The media plays an exceptionally important role in influencing the public’s views and opinions. Children’s TV shows aim to teach them the morals and standards of life, but this carries on into adulthood too. In Don Jon, Barbara’s character embodies how the romantic-comedy genre manipulates many women into absurd and idealistic relationship expectations. In turn, she attempts to shape Jon into this role of romantic masculinity, the conviction repeatedly being emphasised that ‘when a real man loves a woman, he doesn’t mind doing things for her. He’ll do anything for her’ (1:20mins). Her character portrays these ingrained gender-roles that exist in our society, ideas about chivalry, marriage and that men shouldn’t clean because ‘its not sexy’ (48mins). In contrast, Jon’s character’s expectations of sex and relationships form through watching pornography. Although he outright states that romantic comedies are completely fake he believes that in pornography, they’re ‘not pretending’ (42mins). However, as a result of these unrealistic expectations, he can no longer feel satisfied by real sex, lacking any connection with the actual women he sleeps with. Even the women he sees on magazine covers are there to ‘please him’, presenting a one sided relationship and that women are there to dote on men. Don Jon shows how people are constantly objectifying each other into their own set of ideals, instead of actually connecting to one another.
Conflictingly, Joseph Gordon-Levitt portrays Jon to be an exaggerated example of hyper-masculinity, yet, because of his expectations, he is incapable of connecting to a woman and is completely dissatisfied after sex. Thus, by externalising his masculinity he leads to his own sexual emasculation, provoking insecurity around his machismo and, therefore, aggressive outbursts, a similar result that is seen in the external feminisation of the body builder’s physical appearance. The director clearly shows the abundance of media portrayals of women (porn, magazines, advertisements), yet we never see any portrayals of men in this way. The hyper-masculine stereotype Jon has learnt to live by has been taught from his father and reinforced by his friends; it is not a representation crisis, there are no statues of the ideal man, like David (ibid), but it is already ingrained into society.
Throughout the film, Jon actively objectifies his own body and everything in his life he believes is in his ownership (women in the night club, for example) and because of this, he is never sexually objectified by anyone else. He does, however, sexually objectify almost all the women he comes into contact with, rating from 1-10, or ‘dimes’ as he calls them (5mins). The women in the night club look over at him, the willing smiles on their lips (See Fig. 4), but they only seem to do so after they notice his gaze on them, after noticing that they are being watched because ‘men look at women. Women watch themselves being looked at’ (Berger, 1972, pg.47). Women objectify themselves into a spectacle. Both parties suppress each other into a certain role; Jon looks at these women as a sexual conquest and, from Jon’s description, the women want an intimate sexual experience, although the viewer is never actually told the women’s own intentions.This is the layout used time and time again throughout media and reality. A recent advert for Levi’s (See Fig. 5) depicts a man getting dressed into his Levi jeans and leaving a woman in the bed, after what is hinted as a one night stand, and her getting up, putting on her own Levi jeans, frustrated but unsurprised to find herself alone. For this situation to be reproduced in an advert, the company must know that many people, especially women, will relate to the situation, meaning it must be a common occurrence. The difference here is that the man returns, telling the viewer that this man – this man that wears these Levi jeans – is different and he will not leave you abandoned. He is used as a mannequin for a product, however, ‘[he disavowals his] own status [of objectification] through an emphasis on [his] activity and thus, it would appear, masculinity, serving to deny the threat of passivity’ (Mackinnon, 1997, pg.21). Compared to women, who are portrayed submissive and often unaware of objectification, men, like Jon’s character, are aware and active in their objectivity.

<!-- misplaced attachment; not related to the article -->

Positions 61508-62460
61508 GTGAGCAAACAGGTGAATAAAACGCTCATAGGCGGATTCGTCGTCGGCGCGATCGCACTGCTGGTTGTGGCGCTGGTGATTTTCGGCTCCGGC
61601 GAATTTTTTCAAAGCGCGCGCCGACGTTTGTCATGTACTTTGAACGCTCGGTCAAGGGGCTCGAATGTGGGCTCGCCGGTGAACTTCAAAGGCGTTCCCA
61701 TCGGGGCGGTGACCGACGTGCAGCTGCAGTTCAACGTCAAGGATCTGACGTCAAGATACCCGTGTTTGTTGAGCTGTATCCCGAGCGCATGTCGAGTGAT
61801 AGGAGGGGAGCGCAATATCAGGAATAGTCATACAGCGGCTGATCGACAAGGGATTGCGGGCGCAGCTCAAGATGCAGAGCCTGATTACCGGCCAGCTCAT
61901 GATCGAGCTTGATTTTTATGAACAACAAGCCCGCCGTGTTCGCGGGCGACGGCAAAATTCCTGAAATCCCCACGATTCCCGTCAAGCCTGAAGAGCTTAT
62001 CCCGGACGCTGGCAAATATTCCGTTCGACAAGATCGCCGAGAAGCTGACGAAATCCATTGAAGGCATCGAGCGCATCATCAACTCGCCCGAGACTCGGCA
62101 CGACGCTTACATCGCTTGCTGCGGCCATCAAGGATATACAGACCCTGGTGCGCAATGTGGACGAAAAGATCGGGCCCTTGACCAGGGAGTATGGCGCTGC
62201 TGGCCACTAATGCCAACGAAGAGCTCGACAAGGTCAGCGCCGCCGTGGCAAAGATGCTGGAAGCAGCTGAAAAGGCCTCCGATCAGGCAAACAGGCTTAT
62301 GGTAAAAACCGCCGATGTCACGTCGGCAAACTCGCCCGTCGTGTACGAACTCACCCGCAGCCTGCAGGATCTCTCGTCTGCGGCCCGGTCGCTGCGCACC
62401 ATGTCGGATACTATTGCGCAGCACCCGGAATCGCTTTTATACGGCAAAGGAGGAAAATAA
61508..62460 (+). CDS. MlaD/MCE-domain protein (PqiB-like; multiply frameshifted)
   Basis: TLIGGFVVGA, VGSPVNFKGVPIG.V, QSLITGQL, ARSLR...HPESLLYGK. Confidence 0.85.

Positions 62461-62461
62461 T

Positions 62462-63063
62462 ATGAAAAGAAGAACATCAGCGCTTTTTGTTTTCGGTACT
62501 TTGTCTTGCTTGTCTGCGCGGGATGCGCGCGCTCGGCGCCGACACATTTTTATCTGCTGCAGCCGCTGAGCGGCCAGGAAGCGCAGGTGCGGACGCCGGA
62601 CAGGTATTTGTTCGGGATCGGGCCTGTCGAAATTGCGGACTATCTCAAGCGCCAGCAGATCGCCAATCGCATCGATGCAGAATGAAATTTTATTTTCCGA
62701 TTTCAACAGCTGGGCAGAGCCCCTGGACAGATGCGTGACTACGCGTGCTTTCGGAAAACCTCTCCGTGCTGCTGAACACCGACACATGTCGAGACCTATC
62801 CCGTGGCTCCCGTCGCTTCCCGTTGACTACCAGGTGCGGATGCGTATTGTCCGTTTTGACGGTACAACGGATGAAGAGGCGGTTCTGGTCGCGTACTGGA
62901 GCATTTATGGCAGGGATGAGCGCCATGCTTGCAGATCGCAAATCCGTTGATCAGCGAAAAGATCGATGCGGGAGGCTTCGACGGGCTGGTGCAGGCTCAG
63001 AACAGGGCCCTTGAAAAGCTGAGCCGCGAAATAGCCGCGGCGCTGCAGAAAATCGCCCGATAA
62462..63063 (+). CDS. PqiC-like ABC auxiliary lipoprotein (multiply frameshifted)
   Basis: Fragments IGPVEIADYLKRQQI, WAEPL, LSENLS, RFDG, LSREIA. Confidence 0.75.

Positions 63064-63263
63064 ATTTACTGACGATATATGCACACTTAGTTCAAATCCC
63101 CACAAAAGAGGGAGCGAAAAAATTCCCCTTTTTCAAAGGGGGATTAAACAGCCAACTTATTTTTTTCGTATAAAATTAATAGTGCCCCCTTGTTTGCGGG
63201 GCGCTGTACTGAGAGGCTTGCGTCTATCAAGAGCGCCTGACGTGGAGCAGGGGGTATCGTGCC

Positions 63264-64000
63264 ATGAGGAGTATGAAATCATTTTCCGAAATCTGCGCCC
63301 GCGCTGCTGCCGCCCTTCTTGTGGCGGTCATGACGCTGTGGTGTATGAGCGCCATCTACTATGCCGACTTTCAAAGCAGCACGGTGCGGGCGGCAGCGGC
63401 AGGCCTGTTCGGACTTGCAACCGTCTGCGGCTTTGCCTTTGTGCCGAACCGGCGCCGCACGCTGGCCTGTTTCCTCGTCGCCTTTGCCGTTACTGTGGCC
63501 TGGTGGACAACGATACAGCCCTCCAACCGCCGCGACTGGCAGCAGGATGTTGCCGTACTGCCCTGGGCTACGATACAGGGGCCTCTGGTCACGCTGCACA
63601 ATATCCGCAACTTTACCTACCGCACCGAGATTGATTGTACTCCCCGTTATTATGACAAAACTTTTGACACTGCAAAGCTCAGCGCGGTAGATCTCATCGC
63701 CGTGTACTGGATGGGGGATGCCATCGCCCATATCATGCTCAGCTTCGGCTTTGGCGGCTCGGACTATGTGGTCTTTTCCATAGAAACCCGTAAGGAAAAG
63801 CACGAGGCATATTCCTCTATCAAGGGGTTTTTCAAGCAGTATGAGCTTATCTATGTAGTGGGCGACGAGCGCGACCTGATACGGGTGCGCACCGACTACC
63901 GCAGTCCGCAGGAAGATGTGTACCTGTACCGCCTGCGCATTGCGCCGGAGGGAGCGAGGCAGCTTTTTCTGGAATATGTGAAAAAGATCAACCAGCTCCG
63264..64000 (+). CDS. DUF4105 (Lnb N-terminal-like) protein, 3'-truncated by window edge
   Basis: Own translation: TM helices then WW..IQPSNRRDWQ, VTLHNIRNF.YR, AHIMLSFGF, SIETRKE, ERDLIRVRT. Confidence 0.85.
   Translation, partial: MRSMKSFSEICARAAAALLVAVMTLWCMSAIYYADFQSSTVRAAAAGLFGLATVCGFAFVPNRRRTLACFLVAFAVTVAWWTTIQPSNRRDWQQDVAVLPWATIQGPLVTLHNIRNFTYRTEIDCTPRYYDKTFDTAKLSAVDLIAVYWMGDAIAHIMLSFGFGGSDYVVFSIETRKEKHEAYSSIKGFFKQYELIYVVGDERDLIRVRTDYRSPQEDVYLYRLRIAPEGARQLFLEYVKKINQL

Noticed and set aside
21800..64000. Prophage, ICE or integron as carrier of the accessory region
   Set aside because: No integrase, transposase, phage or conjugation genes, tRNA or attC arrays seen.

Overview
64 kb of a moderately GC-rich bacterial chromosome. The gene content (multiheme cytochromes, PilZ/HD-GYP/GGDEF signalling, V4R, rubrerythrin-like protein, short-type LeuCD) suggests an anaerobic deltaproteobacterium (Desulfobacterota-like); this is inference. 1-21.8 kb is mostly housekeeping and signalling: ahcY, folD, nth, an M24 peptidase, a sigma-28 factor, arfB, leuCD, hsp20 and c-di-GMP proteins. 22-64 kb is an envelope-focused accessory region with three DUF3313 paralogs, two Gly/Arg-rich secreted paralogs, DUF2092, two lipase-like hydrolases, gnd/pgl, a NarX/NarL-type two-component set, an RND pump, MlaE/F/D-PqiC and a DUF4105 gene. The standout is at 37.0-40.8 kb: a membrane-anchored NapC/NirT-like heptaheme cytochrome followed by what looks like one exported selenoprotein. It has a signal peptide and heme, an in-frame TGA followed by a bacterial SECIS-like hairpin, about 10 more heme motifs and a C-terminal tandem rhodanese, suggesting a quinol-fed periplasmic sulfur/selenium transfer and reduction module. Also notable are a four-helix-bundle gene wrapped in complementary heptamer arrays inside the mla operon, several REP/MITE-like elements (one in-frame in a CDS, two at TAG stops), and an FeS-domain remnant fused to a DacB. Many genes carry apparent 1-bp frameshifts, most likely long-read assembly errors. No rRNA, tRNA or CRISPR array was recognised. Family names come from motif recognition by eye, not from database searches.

Whilst Don Jon often utilises the same techniques it pokes fun at, these characters have been created by Joseph Gordon-Levitt to be relatable to the wider audience. Men and women are constantly objectifying and constricting each other into performances of masculinity and femininity; ideals passed on through family values, media and social constructs. However, men play an active role in their objectification whilst conforming to the ideologies of masculinity, diminishing any threat of castration by others. Thus, what they cannot bare is the idea of emasculation or feminisation. As a result of history, ‘it is not possible within patriarchal culture to retain a sense of neat separation between biological male-ness and phallic power’ (Mackinnon, 1997, pg. 12). However, it is no longer known what this ‘biological male-ness’ may be, as society has never known another way. It is a valid conclusion that if the myth of masculinity is completely exposed as a social construct, then many acts of misogyny, homophobia and general aggression will fade with it, as men will no longer have to revert to ‘exaggerated displays of machismo to reassert [their] precarious sense of masculinity’ (Mackinnon, 1997, pg. 27).